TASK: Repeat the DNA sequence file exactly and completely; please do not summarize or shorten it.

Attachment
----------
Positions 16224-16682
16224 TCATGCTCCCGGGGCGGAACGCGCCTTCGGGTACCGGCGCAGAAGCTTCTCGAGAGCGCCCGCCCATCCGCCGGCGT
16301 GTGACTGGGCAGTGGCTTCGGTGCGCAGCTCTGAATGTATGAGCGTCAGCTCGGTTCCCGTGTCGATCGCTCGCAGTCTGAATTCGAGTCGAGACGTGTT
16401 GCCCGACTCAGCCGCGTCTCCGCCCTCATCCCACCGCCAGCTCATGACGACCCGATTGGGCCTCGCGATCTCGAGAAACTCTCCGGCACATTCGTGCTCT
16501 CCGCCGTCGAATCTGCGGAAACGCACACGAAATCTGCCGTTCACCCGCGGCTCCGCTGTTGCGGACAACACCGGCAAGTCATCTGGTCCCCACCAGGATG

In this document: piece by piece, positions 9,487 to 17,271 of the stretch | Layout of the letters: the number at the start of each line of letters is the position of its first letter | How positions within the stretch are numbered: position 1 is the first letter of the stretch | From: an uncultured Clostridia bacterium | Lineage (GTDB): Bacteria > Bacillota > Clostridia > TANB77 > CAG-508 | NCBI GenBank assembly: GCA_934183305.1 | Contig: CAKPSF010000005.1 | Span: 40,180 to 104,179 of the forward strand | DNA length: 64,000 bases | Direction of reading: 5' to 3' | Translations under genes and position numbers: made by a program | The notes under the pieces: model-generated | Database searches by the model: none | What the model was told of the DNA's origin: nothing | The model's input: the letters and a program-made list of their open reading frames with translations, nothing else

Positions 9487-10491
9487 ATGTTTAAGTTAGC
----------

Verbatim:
Positions 16224-16682
16224 TCATGCTCCCGGGGCGGAACGCGCCTTCGGGTACCGGCGCAGAAGCTTCTCGAGAGCGCCCGCCCATCCGCCGGCGT
16301 GTGACTGGGCAGTGGCTTCGGTGCGCAGCTCTGAATGTATGAGCGTCAGCTCGGTTCCCGTGTCGATCGCTCGCAGTCTGAATTCGAGTCGAGACGTGTT
16401 GCCCGACTCAGCCGCGTCTCCGCCCTCATCCCACCGCCAGCTCATGACGACCCGATTGGGCCTCGCGATCTCGAGAAACTCTCCGGCACATTCGTGCTCT
16501 CCGCCGTCGAATCTGCGGAAACGCACACGAAATCTGCCGTTCACCCGCGGCTCCGCTGTTGCGGACAACACCGGCAAGTCATCTGGTCCCCACCAGGATG

In this document: piece by piece, positions 9,487 to 17,271 of the stretch | Layout of the letters: the number at the start of each line of letters is the position of its first letter | How positions within the stretch are numbered: position 1 is the first letter of the stretch | From: an uncultured Clostridia bacterium | Lineage (GTDB): Bacteria > Bacillota > Clostridia > TANB77 > CAG-508 | NCBI GenBank assembly: GCA_934183305.1 | Contig: CAKPSF010000005.1 | Span: 40,180 to 104,179 of the forward strand | DNA length: 64,000 bases | Direction of reading: 5' to 3' | Translations under genes and position numbers: made by a program | The notes under the pieces: model-generated | Database searches by the model: none | What the model was told of the DNA's origin: nothing | The model's input: the letters and a program-made list of their open reading frames with translations, nothing else

Positions 9487-10491
9487 ATGTTTAAGTTAGC